Updated: Mar 22

March 21, 2022 | Greater Denver Metro Area Market Update

📈 THE BIGGEST TAKE-AWAYS FROM THE LATEST STATS: Record-high inventory in a February was recorded way back in 2006 when there were 25,484 active listings and an extreme buyer’s market in play. Record-LOW February inventory was set last month, with a meager 1,226 listings on market. Lack of supply coupled with a surplus of serious and qualified buyers caused prices to rise at an unprecedented close-price-to-list-price ratio of 104.75%.

The metro area is set for another year of double-digit appreciation with interest rates rising throughout the year. Yes, it's a tough market right now but waiting will likely cost you more. Want to drill into all the numbers in detail? Go here and call me if you have questions. I'm here to help and would love to hear from you.

🚨 CAUTION, EXTREMELY HEAVY TRAFFIC AHEAD: If you're just getting into the market it's important to understand the current dynamics before jumping in. Typically, new listings go active on Wednesday, start showings on Thursday, and most sellers allow interested buyers to come through all weekend long. Open Houses are making a comeback too, allowing a sea of interested buyers inside, fast. It's common for a new listing to see anywhere between 50 - 100 buyers through during its debut weekend alone.

Anticipating such strong demand, sellers often publish an offer deadline for Sunday evening. Buyers who wish to compete do so on multiple variables including price, financing terms, inspection contingencies, and more. After the deadline has passed, a seller reviews all written offers that came in and signs just one winning contract, usually on Monday or Tuesday morning. Note: In 2022 it has been common for a seller to receive 10+ written offers on a debut listing.

SMART BUYER'S TO-DO LIST: Here are five easy steps buyers can take right now to build a great future this year ...

Act Fast – but RATIONALLY. When a home meets your needs and budget be prepared to present a smart, professional, assertive offer that you understand and feel good about quickly. A promptly submitted written offer will show you are serious, prepared, and may provide a competitive edge. BONUS: Submitting your offer before the last minute is more likely to keep you in the communication loop for important updates if/when a multiple-offer scenario evolves.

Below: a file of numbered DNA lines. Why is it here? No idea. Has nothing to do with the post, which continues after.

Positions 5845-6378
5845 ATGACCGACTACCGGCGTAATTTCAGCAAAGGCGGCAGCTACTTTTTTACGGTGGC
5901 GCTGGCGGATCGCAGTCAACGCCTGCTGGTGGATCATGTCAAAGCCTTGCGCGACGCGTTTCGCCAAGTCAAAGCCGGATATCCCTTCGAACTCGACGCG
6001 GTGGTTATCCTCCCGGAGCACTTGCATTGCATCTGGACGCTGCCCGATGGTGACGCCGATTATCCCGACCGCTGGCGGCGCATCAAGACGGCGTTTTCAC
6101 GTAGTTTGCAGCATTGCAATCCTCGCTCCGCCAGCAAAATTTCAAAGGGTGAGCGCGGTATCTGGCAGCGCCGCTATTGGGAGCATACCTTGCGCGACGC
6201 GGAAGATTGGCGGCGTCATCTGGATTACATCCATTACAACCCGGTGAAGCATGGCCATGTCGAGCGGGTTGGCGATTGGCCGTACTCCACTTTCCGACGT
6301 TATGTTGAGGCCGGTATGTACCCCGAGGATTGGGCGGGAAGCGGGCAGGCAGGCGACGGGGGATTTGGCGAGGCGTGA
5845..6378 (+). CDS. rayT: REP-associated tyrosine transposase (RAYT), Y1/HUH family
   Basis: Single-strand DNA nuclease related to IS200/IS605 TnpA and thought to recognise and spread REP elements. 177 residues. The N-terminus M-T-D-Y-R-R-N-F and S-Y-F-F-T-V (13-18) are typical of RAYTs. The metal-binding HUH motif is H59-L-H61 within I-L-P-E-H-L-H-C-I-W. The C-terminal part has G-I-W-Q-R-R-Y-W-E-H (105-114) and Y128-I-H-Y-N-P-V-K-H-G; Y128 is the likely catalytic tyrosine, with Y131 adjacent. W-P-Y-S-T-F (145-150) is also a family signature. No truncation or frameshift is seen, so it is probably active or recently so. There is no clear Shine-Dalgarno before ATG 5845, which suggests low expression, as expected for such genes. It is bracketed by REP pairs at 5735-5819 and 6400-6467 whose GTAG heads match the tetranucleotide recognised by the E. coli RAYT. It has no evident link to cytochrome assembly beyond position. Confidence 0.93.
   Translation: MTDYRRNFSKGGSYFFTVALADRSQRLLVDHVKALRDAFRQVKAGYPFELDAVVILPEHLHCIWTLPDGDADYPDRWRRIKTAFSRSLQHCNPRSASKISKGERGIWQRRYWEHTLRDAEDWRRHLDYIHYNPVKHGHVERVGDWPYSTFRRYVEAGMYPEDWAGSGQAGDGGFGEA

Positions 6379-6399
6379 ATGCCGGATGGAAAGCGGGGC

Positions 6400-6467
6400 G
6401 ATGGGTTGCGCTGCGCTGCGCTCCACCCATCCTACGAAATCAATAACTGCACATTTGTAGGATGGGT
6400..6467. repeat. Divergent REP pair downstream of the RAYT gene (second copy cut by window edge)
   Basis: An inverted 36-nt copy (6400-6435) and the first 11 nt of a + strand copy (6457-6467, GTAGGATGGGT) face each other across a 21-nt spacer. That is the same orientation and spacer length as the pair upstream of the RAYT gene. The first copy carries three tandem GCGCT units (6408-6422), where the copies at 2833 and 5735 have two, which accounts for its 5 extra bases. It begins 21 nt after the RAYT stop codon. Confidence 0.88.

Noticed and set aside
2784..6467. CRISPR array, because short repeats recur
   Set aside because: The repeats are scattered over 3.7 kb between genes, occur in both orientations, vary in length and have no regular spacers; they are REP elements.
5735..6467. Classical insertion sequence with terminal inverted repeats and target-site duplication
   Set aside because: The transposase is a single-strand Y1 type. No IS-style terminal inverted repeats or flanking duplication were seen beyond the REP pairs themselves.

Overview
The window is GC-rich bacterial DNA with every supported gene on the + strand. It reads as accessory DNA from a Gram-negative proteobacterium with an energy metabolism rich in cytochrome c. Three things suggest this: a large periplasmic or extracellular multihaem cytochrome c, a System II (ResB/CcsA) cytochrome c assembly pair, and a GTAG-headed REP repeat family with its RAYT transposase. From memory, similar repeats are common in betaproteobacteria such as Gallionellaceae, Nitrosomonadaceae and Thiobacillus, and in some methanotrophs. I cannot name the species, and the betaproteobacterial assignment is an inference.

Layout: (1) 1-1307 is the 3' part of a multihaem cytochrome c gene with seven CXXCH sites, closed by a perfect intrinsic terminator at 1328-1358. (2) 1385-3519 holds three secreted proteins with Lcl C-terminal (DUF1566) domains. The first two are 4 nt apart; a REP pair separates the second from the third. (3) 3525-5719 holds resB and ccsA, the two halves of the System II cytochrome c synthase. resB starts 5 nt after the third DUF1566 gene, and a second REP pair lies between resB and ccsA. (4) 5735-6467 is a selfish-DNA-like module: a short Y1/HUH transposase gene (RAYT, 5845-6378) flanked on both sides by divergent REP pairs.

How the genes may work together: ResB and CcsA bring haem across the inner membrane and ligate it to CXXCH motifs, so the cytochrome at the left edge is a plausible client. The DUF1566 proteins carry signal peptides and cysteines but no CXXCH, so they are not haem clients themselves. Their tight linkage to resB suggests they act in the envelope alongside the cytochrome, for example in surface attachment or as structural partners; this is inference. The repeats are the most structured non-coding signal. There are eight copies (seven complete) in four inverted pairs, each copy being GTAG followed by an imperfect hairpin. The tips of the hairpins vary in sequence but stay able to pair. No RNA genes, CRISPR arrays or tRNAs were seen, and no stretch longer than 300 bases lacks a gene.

PRO-TIP: Start your search for your home inspection team right now so you know exactly who you want call when you are under contract later this year. Friends, families and co-workers are a great place to get recommendations. You can find a long list of trusted, tested service professional recommendations on my website too.

Dial in Your Purchasing Power: Work with your lender to maximize and understand your options before interest rates rise. Run the numbers using a variety of down payment scenarios in case you find a home that you love so much that you want put in an offer that includes an appraisal gap.

Leverage Open Houses. These events are always great way to “kick-tires” and get a feel for types of homes and different neighborhoods early in your home search as you get your bearings. But today, on homes of significant interest, they can be a tool to stand out and assess buyer competition as well. Ask the listing broker questions about the home. Spend time on site. Demonstrate motivation, significant interest, and cooperation. Open Houses can provide you an invaluable gut-check on whether you want to jump in and submit a compelling offer – or move your attention elsewhere to a more manageable opportunity. (Your real estate pro can design a professional search to find Open House events that meet your exact search parameters. Just ask.)

Respect Your Time and Protect Your Resources. As long as the inventory crisis is in effect, the unfortunate reality is that buyers must have both the financial ability and emotional willingness to submit an offer over list price backed by a verifiable appraisal gap on any listing that has less than 7 days on market.

One of the biggest and most common mistakes buyers are making in our current market is to voluntarily become the kindle that starts a bidding war. They do so by chasing brand new listings at the tip-top of their budget and submitting offers that have no reasonable chance of winning, but effectively and consistently ignite the fire. This tendency quickly leads to buyer burnout, and distracts would-be and well-qualified buyers from opportunities where they have better chances at success, elsewhere.

If it is important for you to buy a home at a supportable list price with traditional buyer